Little does our writer friend know that he’s being drawn into a dark world of crime and misdirection, far larger than petty burglary, and the people he thinks he can trust no longer have his back.
Nevertheless, I can’t criticise Following too much. It’s the kind of movie I, as a film student, wish I could’ve made. It’s intelligent and succinct, and knowing that Nolan tops it with Memento just a couple of years later actually pardons all its failings. As a debut, it’s wonderful. As part of Nolan’s canon, it’s missing that extra spark. But for all its shortcomings, it’s still a sharply formulated film that succeeds in its purpose.
It follows (no pun intended) a lonely aspiring writer (Jeremy Theobald) who stalks people just for the hell of it, until one day, one of his “victims” (Alex Haw) turns the tables and confronts him. This guy, who calls himself Cobb (go figure), turns out to be a burglar. Fascinated by this profession, the writer accompanies Cobb on a few of his raids. Cobb doesn’t steal material things. He’s not interested in that. He prefers to dig much deeper, deep into the personal lives of the people he’s robbing. He goes through old photographs, drinks their wine, steals their underwear — and sometimes plants underwear — just to shake things up; to make them appreciate the things they take for granted.
But its story is precisely where it lacks. It’s too well hidden behind Nolan’s ever-shifting timeframe. The constant jumps in time may make the narrative more intriguing, but they don’t necessarily make the situations, characters, or consequences more engaging. I found myself feeling rather numb towards The Writer for most of the movie’s duration. Even when he’s played out I never felt engaged enough to offer him my sympathy. Somewhere deep down inside I felt that he deserved what was happening to him. Nolan’s intent? I’m not sure. But it’d be nice to feel something for the people I’m watching on screen, instead of treating them like prisoners on death row.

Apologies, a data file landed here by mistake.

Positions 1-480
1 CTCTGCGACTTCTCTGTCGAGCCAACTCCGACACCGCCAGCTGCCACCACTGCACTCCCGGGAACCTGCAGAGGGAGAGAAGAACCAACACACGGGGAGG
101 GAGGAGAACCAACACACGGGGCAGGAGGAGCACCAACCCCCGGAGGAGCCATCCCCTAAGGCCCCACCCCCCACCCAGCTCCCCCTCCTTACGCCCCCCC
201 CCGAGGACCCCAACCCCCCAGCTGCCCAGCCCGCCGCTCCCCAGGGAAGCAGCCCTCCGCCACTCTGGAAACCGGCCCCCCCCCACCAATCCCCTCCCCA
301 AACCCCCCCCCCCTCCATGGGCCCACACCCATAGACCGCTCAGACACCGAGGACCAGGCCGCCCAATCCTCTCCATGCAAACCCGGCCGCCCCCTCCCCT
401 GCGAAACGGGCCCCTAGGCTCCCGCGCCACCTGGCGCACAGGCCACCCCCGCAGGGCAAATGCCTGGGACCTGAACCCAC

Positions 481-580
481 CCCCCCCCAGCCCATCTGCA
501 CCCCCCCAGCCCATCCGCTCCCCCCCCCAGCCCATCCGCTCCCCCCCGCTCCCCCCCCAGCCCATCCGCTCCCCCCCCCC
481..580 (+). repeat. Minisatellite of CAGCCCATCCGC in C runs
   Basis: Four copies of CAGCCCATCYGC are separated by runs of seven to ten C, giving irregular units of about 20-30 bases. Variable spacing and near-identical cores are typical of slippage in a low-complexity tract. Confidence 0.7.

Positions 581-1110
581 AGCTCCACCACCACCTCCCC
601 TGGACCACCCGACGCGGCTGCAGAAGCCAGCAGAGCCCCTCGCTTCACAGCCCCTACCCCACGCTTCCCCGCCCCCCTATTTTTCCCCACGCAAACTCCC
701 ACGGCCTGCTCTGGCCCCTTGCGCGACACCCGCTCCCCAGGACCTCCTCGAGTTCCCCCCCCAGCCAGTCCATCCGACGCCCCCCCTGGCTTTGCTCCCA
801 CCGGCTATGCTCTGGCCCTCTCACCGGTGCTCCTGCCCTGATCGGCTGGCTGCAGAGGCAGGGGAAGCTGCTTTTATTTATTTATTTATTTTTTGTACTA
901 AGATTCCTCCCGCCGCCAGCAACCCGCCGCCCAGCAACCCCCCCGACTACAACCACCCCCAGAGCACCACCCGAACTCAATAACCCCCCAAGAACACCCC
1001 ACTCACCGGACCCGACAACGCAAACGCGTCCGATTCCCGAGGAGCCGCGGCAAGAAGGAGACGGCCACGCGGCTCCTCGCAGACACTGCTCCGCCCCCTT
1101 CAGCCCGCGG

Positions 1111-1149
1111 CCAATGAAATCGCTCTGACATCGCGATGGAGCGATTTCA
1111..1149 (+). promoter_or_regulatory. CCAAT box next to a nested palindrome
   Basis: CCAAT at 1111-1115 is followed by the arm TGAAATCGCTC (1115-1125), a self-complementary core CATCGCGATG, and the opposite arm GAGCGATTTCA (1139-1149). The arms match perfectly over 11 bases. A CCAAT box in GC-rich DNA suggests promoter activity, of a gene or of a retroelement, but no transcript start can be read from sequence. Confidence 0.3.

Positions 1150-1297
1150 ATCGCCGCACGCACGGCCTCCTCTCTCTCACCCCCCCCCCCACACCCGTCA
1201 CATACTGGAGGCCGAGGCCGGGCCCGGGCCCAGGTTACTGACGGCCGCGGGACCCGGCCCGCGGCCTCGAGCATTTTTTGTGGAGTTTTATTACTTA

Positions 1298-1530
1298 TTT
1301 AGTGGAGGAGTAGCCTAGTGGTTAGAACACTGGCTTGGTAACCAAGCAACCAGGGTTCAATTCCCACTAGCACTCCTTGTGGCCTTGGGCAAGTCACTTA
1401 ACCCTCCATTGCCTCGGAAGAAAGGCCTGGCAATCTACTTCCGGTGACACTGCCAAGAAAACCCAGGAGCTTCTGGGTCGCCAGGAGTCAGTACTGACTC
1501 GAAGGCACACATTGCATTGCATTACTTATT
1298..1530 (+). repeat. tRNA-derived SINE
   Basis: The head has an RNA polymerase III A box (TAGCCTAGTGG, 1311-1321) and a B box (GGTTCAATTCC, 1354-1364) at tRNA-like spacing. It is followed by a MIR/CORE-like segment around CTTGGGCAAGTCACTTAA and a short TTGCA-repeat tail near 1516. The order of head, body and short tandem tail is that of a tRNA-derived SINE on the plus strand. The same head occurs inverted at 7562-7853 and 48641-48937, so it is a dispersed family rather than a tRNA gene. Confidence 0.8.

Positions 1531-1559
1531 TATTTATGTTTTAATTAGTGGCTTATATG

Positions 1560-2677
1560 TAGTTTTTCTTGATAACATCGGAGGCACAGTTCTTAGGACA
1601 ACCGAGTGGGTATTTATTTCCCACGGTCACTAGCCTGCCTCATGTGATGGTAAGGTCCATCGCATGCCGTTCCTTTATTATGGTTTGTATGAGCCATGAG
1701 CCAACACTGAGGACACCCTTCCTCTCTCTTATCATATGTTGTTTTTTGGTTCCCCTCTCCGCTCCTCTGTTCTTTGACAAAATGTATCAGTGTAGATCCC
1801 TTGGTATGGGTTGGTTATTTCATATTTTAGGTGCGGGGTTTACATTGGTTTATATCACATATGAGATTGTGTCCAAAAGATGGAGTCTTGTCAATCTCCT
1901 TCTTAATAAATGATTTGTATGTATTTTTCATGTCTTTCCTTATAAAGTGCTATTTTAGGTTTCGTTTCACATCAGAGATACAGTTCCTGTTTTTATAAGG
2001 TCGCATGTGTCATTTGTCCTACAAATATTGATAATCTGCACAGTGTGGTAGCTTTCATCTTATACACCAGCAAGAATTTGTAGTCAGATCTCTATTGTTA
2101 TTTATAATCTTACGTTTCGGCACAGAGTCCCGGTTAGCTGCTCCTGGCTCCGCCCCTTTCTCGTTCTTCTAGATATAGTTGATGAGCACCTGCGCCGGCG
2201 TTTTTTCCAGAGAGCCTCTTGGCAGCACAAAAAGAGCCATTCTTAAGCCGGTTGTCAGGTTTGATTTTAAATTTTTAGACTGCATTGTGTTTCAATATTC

Filmed on 16mm filmstock, Following is essentially a neo-noir, psychological thriller that aims to outdo the sum of its parts. It aims to confuse us, lead us on the wrong path, and then fit the puzzle together perfectly at the end. It knows that it’s not a big budget Hollywood blockbuster, nor does it have professional actors. It doesn’t have the resume of a professional movie, and so it has to depend on its story and its ingenuity to carry its weight.
Following is without a doubt the precursor to Christopher Nolan’s 2000 masterpiece, Memento; an experiment of sorts. Sure, it’s filmed on no budget whatsoever and it looks more like a well made student film than it does the film of a man who would later revitalize the Batman franchise, but its story, and the way it’s structured, is clearly the stepping stone for Nolan’s second feature. And since most directors only get better as they get older, it seems fitting that Following isn’t as gripping, sharp, or as good as its successor.
There is often an unspoken guideline in moviemaking that encourages filmmakers to not film a complex story in a complex manner. If your story is layered, complicated, has a twist ending, and is generally difficult to follow, shoot it in a simple way, as it is, so as to let the story speak for itself. If it’s a simple story, you might want to mix things up in the way it’s filmed to make it more dynamic. Of course, this isn’t a rule, and thankfully so, otherwise Nolan would be lost. Because it isn’t a rule, Nolan combines the two, and he’s really good at it. Following doesn’t have a simple story, nor is it filmed in a simple manner, yet it all makes sense in the end.
Best Moment | Cobb and The Writer are caught red handed. Cobb pretends to be an interested buyer in order to talk his way out of the house. Once they flee to the roof, his deductions are somewhat amusing. Almost Holmesian.
Worst Moment | Any scene with The Writer and The Blonde. They have no chemistry whatsoever. Although, in the context of the story, they’re not supposed to have any.